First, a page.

News & Blog

Bombardment when war hits home

Posted on Wed, 6 December 2023 by Karen Needs - Medal News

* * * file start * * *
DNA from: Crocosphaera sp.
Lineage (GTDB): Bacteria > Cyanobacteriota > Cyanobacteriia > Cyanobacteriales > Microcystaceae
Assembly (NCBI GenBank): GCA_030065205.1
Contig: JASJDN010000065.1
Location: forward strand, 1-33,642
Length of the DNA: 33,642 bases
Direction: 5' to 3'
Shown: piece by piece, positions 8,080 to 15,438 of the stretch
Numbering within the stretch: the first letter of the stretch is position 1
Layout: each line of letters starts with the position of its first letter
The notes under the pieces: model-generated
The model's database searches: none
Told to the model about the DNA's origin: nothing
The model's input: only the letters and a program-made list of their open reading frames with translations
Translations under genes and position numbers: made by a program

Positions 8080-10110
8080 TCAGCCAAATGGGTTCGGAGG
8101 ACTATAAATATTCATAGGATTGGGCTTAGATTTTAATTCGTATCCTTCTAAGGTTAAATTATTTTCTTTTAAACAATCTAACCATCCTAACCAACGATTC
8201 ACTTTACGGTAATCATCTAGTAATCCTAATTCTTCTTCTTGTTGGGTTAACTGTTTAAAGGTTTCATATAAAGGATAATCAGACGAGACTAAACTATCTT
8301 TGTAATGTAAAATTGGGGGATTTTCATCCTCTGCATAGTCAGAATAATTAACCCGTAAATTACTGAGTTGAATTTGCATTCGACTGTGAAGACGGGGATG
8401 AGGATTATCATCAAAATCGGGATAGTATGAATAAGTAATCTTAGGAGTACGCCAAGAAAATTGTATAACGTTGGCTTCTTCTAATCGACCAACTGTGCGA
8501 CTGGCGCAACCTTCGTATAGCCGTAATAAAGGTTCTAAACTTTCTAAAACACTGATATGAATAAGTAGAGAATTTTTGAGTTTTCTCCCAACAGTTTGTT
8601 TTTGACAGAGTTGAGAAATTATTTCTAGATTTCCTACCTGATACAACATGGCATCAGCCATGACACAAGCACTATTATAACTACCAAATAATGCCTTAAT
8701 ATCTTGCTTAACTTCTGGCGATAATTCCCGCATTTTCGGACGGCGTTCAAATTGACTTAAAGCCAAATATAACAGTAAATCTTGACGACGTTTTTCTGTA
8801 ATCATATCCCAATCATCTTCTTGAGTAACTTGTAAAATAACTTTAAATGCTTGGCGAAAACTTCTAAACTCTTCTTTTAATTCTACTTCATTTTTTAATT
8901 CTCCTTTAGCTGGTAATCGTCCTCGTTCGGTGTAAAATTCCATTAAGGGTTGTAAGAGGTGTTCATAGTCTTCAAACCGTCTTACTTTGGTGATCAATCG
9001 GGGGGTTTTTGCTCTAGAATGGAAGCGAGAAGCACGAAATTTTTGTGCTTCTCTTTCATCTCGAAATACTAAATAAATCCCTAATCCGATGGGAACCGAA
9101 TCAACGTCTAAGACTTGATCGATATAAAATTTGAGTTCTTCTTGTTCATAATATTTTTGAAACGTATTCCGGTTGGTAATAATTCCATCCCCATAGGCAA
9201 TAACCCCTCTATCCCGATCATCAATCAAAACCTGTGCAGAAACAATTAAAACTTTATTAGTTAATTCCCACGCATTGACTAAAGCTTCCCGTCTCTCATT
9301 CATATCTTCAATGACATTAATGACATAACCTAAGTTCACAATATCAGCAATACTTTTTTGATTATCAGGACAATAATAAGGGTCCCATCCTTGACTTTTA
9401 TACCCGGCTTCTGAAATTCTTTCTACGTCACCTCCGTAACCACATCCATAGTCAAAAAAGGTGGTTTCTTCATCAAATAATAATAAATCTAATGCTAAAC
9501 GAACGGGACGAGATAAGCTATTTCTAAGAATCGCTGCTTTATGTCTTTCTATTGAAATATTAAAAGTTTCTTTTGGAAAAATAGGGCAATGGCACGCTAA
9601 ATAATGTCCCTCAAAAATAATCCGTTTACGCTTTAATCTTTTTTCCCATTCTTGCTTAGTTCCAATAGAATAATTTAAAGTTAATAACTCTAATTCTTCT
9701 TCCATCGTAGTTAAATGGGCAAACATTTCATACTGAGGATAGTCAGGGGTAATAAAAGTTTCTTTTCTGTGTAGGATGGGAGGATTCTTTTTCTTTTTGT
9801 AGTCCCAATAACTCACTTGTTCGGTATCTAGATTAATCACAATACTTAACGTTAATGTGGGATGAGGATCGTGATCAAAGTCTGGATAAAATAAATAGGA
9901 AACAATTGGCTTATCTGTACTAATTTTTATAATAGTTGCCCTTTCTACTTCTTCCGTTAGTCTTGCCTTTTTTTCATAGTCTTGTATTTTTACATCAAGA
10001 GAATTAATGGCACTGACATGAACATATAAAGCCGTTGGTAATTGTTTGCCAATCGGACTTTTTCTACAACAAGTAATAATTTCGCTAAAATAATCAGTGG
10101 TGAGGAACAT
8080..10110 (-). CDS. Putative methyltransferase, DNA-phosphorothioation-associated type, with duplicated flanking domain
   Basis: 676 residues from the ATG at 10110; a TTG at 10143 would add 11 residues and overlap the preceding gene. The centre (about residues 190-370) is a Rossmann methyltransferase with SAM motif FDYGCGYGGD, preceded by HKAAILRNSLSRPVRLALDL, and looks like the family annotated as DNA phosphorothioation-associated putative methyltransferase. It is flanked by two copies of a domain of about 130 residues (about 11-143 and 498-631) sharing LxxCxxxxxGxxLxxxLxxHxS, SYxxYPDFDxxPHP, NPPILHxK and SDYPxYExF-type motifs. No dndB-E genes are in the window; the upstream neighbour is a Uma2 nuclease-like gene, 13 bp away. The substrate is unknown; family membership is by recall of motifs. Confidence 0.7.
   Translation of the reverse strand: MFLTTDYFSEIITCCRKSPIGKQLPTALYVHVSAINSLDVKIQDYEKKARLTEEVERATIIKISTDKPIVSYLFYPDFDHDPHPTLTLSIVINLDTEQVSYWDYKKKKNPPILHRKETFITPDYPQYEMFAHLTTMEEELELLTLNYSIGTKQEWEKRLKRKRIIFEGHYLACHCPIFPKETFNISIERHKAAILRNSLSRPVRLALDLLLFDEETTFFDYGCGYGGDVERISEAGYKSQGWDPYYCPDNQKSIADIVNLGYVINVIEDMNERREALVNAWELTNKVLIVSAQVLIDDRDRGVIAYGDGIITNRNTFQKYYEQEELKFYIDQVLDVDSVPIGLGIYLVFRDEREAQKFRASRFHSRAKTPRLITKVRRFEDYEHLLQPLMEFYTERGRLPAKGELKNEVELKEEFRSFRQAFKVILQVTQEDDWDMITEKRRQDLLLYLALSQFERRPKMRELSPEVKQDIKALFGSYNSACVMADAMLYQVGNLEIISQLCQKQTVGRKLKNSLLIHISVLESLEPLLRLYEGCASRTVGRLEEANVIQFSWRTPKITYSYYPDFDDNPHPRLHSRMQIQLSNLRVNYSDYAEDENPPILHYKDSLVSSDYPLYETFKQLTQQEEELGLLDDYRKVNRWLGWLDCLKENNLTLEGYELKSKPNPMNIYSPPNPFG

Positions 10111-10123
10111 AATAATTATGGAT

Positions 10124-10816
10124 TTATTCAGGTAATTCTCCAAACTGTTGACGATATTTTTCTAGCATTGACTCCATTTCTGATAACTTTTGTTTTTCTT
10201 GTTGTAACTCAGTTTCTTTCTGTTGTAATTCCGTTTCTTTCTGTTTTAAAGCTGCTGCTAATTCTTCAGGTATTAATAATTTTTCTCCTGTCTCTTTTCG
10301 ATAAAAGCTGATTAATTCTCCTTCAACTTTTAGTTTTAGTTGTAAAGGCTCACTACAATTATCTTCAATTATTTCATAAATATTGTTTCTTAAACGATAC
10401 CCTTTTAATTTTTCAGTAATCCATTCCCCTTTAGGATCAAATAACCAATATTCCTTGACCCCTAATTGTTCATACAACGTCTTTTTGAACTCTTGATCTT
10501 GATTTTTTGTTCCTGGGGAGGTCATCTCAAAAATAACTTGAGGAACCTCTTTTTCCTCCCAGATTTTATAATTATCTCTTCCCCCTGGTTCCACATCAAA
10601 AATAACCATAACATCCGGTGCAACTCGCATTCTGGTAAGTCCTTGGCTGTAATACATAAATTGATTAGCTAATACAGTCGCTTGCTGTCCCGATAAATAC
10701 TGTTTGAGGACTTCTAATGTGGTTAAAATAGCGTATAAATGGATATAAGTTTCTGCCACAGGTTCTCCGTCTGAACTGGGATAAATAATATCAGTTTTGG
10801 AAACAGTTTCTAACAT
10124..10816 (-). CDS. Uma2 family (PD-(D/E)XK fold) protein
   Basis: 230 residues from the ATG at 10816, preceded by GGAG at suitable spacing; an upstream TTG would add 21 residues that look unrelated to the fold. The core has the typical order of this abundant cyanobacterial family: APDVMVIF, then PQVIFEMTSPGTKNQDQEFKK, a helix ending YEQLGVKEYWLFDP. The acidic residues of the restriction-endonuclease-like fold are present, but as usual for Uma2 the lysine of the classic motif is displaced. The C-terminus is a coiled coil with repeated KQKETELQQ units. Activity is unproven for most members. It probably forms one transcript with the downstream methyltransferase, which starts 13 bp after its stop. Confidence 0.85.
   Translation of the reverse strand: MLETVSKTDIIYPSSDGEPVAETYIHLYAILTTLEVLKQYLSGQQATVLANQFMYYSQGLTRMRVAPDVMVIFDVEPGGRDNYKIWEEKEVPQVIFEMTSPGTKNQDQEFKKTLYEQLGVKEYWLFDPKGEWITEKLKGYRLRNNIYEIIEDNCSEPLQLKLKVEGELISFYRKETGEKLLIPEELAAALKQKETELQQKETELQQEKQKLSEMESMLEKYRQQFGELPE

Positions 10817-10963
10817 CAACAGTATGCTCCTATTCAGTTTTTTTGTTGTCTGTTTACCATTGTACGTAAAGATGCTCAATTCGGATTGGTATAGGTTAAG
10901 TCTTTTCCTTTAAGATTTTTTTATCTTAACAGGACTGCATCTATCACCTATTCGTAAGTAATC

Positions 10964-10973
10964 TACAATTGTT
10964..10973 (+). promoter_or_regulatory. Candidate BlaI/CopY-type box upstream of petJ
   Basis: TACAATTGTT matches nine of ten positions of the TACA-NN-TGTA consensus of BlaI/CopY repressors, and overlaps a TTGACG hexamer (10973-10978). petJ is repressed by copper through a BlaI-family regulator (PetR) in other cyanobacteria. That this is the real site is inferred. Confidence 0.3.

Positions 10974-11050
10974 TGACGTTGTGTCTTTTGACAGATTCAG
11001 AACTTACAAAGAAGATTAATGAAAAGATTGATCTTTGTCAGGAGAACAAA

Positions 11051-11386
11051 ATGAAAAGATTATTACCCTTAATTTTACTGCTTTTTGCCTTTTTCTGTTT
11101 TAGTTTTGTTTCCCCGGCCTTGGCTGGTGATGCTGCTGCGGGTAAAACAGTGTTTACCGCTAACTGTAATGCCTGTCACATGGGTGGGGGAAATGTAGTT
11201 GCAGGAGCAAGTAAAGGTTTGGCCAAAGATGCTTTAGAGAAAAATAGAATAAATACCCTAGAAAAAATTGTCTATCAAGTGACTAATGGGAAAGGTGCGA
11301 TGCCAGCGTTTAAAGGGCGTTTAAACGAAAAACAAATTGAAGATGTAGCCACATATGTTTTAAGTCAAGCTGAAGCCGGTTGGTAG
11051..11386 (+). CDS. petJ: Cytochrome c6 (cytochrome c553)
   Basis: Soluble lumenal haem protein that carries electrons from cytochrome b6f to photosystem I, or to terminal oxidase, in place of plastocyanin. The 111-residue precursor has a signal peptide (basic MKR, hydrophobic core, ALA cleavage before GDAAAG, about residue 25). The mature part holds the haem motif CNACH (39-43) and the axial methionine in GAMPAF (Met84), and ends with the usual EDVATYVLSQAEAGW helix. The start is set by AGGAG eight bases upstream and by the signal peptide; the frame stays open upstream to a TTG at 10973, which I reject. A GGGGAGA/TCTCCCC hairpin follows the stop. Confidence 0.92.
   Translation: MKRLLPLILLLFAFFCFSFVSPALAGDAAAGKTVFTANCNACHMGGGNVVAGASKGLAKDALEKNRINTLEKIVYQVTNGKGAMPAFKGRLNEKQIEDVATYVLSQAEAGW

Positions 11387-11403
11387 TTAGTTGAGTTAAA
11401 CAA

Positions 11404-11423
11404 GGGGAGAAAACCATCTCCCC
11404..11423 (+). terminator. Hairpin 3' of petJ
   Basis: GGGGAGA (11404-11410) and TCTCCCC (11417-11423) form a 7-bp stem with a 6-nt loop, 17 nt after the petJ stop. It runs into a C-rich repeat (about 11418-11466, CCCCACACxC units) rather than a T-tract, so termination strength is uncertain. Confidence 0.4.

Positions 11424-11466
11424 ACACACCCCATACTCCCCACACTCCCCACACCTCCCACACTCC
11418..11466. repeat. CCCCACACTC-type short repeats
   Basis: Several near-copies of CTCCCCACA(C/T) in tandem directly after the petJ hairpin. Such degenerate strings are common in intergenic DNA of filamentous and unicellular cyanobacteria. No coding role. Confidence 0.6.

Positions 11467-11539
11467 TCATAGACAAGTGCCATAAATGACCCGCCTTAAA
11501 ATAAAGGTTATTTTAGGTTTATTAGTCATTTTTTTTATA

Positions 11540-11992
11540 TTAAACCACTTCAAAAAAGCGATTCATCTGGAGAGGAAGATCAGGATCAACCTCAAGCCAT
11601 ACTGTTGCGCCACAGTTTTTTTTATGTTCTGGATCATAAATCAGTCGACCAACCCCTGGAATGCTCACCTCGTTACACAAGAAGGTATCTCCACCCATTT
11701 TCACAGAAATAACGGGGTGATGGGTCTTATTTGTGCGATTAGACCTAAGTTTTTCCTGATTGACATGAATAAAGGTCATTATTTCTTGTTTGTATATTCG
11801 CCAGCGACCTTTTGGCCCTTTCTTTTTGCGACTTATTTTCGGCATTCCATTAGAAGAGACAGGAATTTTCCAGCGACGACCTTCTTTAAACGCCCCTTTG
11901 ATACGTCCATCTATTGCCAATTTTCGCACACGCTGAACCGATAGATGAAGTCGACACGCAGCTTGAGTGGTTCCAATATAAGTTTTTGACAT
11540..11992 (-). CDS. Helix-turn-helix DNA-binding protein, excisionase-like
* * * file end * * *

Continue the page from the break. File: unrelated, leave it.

Far too fussy WORD, it seems, has got out about my new theme and I was recently offered a pair of memorial plaques to brothers from Exeter. Whilst they were not cheap (what is these days?), the price wasn’t unreasonable, but I turned them down, ostensibly because they were from the “wrong side of the river”. Anyone who knows Exeter will understand that the city is split into two with the River Exe as a broad division. On “my side”, the eastern side, there are the neighbourhoods of St Leonards, St Loyes, Heavitree, Wonford, Pinhoe, et al. Across the bridge, you have Alphington, St Thomas, Exwick and Redhills as well as Marsh Barton where our offices are located. Unfortunately, apart from our one corner of a business park, the names of the neighbourhoods on that side of the Exe are about all I know; the streets, shops, pubs, etc. are all a mystery to me and may as well be parts of Bristol, Plymouth, Gloucester or any other city in the UK. I simply don’t have an affinity with that part of Exeter and thus don’t collect medals to recipients who once lived there. So, I thanked the gentleman who offered me the chance to add these to my collection but decided to pass on grounds that the location was wrong—but I wonder whether my decision was based in part on the fact the plaques had been “well loved” and so highly polished that the names on them were only just legible. I don’t normally consider condition to play an important part in my medal collecting. I collect coins, too, and there it does matter, the slightest hint of polish, an edge knock, anything detrimental at all will seriously affect the value, but with medals I’ve never been overly bothered by what they look like. The condition of a medal is usually irrelevant to the story behind it, to the recipient’s life or, if anything, it may well add to that story—we’re aware that medals to cavalry may be bashed about on the reverse if worn over breastplates; that Egypt Medals may have digs in them where the Khedive’s Star is worn alongside; that medals worn on parade over a long career will be polished and so on. Whilst I don’t suppose for a second Colour Sergeant Bourne had his medals on throughout the action at Rourke’s Drift as the film Zulu would have us believe, it is certainly true that medals have occasionally been worn in battle and it’s only to be expected that they don’t always come out unscathed. Thus, the fact that a medal might be polished or a bit battered has never really bothered me, or so I thought. In this particular case, the fact that the plaques were polished showed just how highly they were regarded by the family. Maybe the young men’s mother, or sister, kept them shiny week in, week out, by way of her own personal tribute, not realising, perhaps until it was too late, that she was rubbing away their names whilst trying to preserve their memory. This, then, is as much part of the “story” as anything else and yet still I decided not to buy. I convinced myself the reason for not purchasing was simply the location, that the brothers were from the “other side” and thus not on theme—until, that is, I got home and realised that actually I have medals to at least three men from St Thomas and one from Alphington in my collection, so the river boundary has clearly not been a hard and fast rule in the past. So whilst I can confidently say that had these plaques fitted my theme more neatly, had they been from “my side” of the river, lived in a road which I knew, then I may have disregarded the fact that I could barely read their names, that condition wouldn’t have mattered one bit and I’d have gone ahead with the purchase regardless—but apparently I do care about condition when it comes to things that don’t fit my theme precisely. In the end, it was that combination of location and polish that was just a bit too much to convince me to part with cold hard cash. It seems, then, that I have to add another caveat to my collecting. I will, apparently, collect medals (and plaques) to recipients who were born in Exeter (or who lived in the City for a decent part of their lives), regardless of condition as long as they lived east of the River Exe. I will also collect medals to recipients who lived on the “wrong side”, but I reserve the right to not add them to my collection if the condition is against them. I fear I’m becoming a little too fussy these days and it’s no wonder my collection isn’t growing as fast as I’d like!